By Tennessee Williams
Directed by Sam Gold
Reviewed by Michele Willens
Theatre Reviews Limited
“The Glass Menagerie,” Tennessee Williams’ 1944 memory play, seems to have just left our stage … or is that my own memory playing games?
In fact, Cherry Jones took on the iconic role of Amanda Wingfield – and was nominated for the Tony – in 2014. Three years prior, Judith Ivey delivered a lovely and highly praised performance in a Roundabout production. In 2005, Jessica Lange portrayed Amanda in a disappointing revival that featured the play’s four characters doing much of their talking behind gauzy curtains.
Obviously, “The Glass Menagerie” is a theatrical gift that keeps on giving. It clearly challenges actresses to re-imagine the garrulous, often overbearing Amanda. It also inspires directors to find their own ways of interpreting Williams’ instruction that “nostalgia is the first condition of the play.” Well, director Sam Gold has given us a controversial and fascinating visit with the Wingfield clan, who are now residing at the Belasco Theatre. This time around, Sally Field is the matriarch struggling to raise her grown children in Depression-era St. Louis.
Gold’s wildly inventive choices include an almost bare stage, keeping the house lights on for the first half of the intermission-less production, placing a 50-something actor in the role of the narrator-son, and most notably, casting a wheelchair-bound actress in the role of the painfully shy daughter whose only companions are her hand-crafted glass figures.
The minimalist staging – only a Victrola sits alongside a table and chairs – works here, as this is a family that does not have much. The lighting – designed by Adam Silverman–may initially cause discomfort, but it is appropriate: all up when the narrator is recalling the past, gradually going down as the action progresses. And in the final scenes, wherein a special guest comes to dinner, candlesticks do the job in a rather stunning fashion.
Now, the performances: Son Tom is portrayed by Joe Mantello, whose age and t-shirt clad style (“I have things up my sleeve,” he promises, but where is the sleeve?) strike some as odd, particularly as he returns to his more youthful years. But I bought it. (“I give you the truth in the pleasant disguise of illusion”) After all, when most of us look back, we see ourselves as we are now rather than the way we were. Mantello’s work here is witty and heartfelt, though it ignores the gay identity of the playwright he is to become.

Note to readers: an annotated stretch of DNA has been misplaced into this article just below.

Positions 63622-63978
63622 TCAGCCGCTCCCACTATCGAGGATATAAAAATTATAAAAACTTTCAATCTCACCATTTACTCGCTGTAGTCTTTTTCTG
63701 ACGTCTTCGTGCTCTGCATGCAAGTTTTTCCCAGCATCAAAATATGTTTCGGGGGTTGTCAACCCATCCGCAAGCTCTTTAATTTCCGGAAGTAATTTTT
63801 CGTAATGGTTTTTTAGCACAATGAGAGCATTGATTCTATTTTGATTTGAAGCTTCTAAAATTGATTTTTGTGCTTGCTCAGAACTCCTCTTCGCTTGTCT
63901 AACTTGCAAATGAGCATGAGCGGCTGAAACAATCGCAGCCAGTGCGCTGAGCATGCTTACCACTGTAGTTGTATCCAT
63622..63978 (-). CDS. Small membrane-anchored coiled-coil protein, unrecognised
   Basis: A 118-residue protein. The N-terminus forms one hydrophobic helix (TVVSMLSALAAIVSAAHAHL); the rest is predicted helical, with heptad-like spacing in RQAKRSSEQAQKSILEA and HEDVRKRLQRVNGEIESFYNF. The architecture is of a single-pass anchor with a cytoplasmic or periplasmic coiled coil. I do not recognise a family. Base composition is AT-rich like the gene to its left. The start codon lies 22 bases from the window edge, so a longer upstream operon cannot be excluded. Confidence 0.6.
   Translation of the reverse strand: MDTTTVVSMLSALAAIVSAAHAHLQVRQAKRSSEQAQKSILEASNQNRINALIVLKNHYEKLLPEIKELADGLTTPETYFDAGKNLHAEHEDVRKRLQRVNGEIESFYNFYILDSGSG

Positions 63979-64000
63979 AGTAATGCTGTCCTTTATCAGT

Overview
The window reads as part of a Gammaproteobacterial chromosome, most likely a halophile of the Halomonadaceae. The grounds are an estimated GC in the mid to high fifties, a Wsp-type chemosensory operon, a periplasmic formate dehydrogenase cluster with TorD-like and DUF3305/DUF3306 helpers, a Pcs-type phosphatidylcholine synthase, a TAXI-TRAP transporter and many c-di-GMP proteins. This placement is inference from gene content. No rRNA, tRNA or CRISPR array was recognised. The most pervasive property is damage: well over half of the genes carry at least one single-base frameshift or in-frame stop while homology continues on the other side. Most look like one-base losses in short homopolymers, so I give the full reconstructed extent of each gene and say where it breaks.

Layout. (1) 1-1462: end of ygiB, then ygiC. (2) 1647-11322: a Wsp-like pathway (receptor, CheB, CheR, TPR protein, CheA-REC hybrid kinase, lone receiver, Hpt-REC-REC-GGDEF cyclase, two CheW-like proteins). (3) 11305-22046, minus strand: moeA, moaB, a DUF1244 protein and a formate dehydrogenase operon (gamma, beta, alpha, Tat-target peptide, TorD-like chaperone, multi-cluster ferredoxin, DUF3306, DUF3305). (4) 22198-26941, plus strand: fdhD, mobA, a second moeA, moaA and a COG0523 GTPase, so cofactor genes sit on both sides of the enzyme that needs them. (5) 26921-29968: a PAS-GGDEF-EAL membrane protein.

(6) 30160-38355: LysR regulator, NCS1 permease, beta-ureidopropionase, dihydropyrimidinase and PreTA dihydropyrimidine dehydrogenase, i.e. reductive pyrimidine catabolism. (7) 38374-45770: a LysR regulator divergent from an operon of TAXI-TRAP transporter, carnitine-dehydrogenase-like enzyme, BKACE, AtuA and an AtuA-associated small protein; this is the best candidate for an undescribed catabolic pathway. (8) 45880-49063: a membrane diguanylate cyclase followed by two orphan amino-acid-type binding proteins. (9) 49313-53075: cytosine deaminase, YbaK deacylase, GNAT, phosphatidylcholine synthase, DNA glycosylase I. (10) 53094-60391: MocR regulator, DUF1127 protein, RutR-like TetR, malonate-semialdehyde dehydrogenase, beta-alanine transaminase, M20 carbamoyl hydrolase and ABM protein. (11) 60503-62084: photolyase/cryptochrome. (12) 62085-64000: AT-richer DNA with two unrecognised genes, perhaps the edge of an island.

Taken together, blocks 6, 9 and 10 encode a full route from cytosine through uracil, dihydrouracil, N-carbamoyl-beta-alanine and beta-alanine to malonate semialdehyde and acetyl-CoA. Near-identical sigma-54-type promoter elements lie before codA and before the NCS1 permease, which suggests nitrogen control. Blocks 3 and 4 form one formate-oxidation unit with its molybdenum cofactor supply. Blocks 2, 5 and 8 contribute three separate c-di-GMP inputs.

The other male character is portrayed by Finn Wittrock. He is the gentleman caller, who represents so much unrealistic hope (“the long delayed but always expected something to live for”) for mother and daughter. Wittrock seems goofy and over-confident, bypassing the complexity of a young man who peaked in high school and misses his glory days.
Then there is Madison Ferris as Laura, making her Broadway debut. She is efficient, but hardly luminous, and something here feels slightly exploitive. While the casting idea is admirable, (Ferris suffers from muscular dystrophy) I am not convinced it aptly fits the playwright’s intentions, (“You are not crippled, you have a slight defect,” insists mother to daughter. At another time, Laura speaks of having “walked all day.”) The part has always been played with a clear touch of lameness, but this conceit is difficult to fully comprehend.
Finally, there is Sally Field, a sure Tony nominee, who has given us a sympathetic and contemporary-feeling Amanda. Here is a mom valiantly trying to support her “kids,” while also worrying constantly, whether it’s about her daughter’s romantic future or her grown son’s tendency to swallow before properly chewing. And there are the understandable moments of pure frustration. (“Why can’t you and your brother be normal people?”) Field also manages to find humor in unexpected places, suddenly become the Southern belle she once was, and prove a fearless hoot when she dons what can only be described as a giant pink tutu.
This is not a “Glass Menagerie” for everyone, as you will no doubt surmise. But with an open mind, you will most likely find it moving. And with little stage adornment, it is easier to relish the poetry that was Tennessee Williams. “The past seems like everlasting regret,” says the narrator. I will not regret having seen this production, nor do I doubt that the Wingfields will remain everlasting.